RESULTS: During EPS, sustained VT was induced in 125 patients (47.2%) and non-sustained VT in 60 patients (22.6%); in 80 patients (30.2%) no arrhythmia could be induced. In our cohort, 153 patients (57.7%) underwent ICD implantation after the EPS. During follow-up (mean duration 4.8 ± 2.3 years), a primary endpoint event occurred in 49 patients (18.5%). The area under the receiver operating characteristic curve (AUROC) was 0.593 (95%CI: 0.515-0.670) for a left ventricular ejection fraction (LVEF) < 35% and 0.636 (95%CI: 0.563-0.709) for inducible sustained VT during EPS. The AUROC of EPS was higher in the subgroup of patients with LVEF ≥ 35% (0.681, 95%CI: 0.578-0.785). Cox regression analysis showed that both, sustained VT during EPS (HR: 2.26, 95%CI: 1.22-4.19, P = 0.009) and LVEF < 35% (HR: 2.00, 95%CI: 1.13-3.54, P = 0.018) were independent predictors of primary endpoint events.

CONCLUSION: EPS provides a benefit in risk stratification for future tachyarrhythmic events and SCD and should especially be considered in patients with LVEF ≥ 35%.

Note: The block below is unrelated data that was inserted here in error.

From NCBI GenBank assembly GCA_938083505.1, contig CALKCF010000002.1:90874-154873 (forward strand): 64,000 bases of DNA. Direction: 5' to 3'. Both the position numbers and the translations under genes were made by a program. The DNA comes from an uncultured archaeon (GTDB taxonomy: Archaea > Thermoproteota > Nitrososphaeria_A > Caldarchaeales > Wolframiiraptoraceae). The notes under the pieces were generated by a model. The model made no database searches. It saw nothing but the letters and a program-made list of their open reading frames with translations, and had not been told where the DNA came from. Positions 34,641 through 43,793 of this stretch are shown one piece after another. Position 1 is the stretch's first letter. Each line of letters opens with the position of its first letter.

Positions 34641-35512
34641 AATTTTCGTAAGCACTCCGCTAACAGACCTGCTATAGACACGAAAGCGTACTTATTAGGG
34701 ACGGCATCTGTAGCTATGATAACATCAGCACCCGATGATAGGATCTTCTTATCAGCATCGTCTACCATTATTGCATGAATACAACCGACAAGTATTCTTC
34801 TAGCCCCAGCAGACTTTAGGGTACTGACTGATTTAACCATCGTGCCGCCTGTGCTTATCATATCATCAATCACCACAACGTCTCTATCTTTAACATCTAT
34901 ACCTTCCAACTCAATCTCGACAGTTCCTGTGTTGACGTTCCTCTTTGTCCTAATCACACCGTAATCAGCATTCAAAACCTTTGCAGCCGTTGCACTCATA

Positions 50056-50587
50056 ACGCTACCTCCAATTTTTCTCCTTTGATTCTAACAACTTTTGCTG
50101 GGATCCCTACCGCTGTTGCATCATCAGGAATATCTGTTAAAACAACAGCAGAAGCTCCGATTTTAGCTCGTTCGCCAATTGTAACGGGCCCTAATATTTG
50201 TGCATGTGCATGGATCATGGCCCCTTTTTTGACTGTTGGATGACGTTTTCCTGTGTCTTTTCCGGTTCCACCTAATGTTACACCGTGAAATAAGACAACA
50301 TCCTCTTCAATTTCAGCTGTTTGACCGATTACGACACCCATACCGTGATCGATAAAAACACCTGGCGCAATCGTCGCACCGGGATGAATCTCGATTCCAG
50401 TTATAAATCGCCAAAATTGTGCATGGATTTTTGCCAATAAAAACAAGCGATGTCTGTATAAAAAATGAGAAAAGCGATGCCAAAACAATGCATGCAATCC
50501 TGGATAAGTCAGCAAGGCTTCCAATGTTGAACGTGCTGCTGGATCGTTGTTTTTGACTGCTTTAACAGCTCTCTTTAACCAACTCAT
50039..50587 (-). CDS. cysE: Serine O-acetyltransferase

Key Words: Electrophysiologic techniques, Cardiac, Arrhythmia, Cardiac, Sudden cardiac death

Core tip: In our long-term prospective cohort study we could reveal several important findings about the prognostic value of programmed ventricular stimulation for risk stratification of sudden cardiac death (SCD). First, in a mixed population with different cardiac pathologies inducible sustained ventricular tachyarrhythmia during electrophysiological stimulation (EPS) identified those at higher risk for SCD or appropriate implantable cardioverter defibrillators (ICD) activation. Second, left ventricular ejection fraction (LVEF) < 35% was another independent predictor of SCD surrogate. Third, in patients with LVEF > 35% negative EPS had a high negative predictive value for SCD and ICD activation.